6. Conditions: Discuss the “deal breakers.” For example: you might set a rule that the adult child has to be working or attending school in order to live at home and not stick around to get a “free ride.”

7. Rights of All Members: Each member has the right to the maintenance of their physical, mental, emotional and spiritual health; the right to be treated with compassion and dignity; and to make their own personal choices that does not affect other members negatively.

8. Obligations of All Members: Each member has the obligation to operate with integrity and honesty and to participate in family meetings.

9. Dealbreakers: Along the lines of “deal breakers,” discuss the danger exceptions, particularly:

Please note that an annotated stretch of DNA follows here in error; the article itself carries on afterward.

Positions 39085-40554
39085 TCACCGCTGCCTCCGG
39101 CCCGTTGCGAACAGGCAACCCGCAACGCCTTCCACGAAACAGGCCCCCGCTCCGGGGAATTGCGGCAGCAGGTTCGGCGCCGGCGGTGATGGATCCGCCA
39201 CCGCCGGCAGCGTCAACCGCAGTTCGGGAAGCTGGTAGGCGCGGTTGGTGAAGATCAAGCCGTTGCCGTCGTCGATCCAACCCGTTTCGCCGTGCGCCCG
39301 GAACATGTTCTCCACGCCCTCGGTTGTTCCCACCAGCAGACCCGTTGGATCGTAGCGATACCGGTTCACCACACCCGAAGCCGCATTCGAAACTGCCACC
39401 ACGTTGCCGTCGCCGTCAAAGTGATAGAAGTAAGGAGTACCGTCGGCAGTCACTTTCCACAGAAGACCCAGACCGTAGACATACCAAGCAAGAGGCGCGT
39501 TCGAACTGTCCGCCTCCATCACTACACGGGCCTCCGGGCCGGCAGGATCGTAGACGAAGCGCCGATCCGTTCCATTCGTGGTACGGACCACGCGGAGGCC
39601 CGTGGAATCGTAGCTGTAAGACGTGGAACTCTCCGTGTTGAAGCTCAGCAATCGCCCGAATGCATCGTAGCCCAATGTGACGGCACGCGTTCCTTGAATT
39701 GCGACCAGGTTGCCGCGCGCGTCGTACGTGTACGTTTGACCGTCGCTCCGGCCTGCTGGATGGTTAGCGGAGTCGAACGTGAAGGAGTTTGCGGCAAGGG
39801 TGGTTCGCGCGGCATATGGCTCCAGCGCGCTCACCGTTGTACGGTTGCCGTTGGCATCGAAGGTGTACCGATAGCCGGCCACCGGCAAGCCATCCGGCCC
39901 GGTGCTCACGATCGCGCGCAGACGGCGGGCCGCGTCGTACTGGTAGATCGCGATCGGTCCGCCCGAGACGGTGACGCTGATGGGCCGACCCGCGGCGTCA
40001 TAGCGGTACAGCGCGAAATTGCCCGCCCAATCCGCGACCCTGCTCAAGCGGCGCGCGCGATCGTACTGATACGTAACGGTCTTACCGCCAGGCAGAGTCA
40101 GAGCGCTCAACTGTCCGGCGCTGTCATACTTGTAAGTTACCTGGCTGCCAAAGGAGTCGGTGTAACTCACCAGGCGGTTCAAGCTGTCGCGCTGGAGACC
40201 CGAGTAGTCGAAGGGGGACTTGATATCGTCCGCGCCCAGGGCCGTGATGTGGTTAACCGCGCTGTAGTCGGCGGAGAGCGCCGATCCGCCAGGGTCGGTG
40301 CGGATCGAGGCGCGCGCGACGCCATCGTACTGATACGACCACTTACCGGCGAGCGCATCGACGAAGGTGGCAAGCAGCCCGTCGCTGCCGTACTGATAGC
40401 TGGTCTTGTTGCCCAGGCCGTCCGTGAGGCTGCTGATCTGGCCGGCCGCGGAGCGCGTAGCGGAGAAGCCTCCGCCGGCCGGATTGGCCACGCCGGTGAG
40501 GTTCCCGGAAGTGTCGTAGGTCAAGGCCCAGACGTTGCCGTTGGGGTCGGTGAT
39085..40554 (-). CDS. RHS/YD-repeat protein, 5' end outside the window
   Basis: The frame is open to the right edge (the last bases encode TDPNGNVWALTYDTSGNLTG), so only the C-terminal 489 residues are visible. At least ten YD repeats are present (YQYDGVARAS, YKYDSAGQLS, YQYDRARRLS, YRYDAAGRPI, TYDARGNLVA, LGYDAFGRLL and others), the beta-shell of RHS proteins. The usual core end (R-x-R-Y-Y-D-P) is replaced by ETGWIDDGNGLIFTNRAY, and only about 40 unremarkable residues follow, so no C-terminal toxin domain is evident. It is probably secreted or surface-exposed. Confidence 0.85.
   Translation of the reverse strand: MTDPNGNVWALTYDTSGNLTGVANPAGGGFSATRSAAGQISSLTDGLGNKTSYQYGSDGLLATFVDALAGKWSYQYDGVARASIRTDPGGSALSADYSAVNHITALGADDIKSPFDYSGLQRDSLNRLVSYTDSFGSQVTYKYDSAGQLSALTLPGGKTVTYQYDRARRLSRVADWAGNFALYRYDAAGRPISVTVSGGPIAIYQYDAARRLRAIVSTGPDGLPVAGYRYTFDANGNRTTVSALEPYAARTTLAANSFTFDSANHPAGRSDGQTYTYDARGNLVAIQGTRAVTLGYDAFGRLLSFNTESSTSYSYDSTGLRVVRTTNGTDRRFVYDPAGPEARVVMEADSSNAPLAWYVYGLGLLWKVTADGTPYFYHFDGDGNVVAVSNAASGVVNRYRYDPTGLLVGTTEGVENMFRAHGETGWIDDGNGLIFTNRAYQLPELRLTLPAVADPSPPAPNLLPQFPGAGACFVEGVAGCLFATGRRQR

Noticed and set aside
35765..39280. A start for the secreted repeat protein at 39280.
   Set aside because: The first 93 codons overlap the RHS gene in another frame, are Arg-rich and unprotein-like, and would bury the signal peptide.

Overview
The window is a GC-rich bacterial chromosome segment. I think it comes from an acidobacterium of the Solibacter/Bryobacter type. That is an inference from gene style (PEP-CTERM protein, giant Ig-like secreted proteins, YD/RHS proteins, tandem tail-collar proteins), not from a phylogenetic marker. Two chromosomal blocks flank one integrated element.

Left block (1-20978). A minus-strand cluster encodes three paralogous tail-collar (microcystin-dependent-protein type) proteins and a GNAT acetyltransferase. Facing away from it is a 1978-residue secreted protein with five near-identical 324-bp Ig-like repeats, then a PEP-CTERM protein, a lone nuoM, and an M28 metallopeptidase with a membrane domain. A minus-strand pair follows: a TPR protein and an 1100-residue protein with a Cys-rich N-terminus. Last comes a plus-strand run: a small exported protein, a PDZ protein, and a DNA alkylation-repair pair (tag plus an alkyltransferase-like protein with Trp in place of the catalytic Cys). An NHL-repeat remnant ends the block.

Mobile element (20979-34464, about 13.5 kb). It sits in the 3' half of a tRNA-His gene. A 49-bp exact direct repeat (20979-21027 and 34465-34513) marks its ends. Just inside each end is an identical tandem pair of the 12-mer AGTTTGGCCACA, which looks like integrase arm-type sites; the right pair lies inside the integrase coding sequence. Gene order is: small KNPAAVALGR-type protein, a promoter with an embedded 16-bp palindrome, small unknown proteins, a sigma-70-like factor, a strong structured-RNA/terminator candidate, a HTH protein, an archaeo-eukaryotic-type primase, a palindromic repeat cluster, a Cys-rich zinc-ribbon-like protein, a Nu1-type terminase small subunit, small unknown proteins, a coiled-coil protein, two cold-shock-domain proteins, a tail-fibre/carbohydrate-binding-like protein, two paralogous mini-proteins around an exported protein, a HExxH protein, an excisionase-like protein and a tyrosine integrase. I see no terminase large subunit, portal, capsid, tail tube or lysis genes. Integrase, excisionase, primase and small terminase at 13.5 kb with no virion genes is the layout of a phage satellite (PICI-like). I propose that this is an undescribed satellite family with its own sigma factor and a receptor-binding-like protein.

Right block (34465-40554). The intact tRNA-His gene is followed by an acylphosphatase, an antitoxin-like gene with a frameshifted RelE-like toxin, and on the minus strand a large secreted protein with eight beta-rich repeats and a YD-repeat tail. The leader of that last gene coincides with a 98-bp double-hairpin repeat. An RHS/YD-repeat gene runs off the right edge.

(a) abuse – physical, emotional, verbal, financial, silent treatments
(b) neglect;
(c) risking the life or safety of another member; and
(d) drug and alcohol abuse.

10. Inclusion: Have every household member included in the discussion and agreement so all are heard and treated fairly. Every member must be willing to adhere to the rules and needs a copy of the rules.

Set the Example.

As soon as my children could read and write, we drafted house rules together; and everyone signed the contract. It gave everyone a plan, expectations, consequences, and rewards. It worked extremely well. Then, like everyone else, the kids grew up and went along their merry way. Later on when my 27-year old son wanted to live with me for the entire summer, we had a candid discussion before his arrival. I said, “I would love to have you here for that period of time but do you remember the house rules?” He laughed and said he did. Still, I reminded him that they remain the same and as long as he could respect the house rules he could come. He followed the rules without a problem. When he wanted to live his own way, he moved out on his own.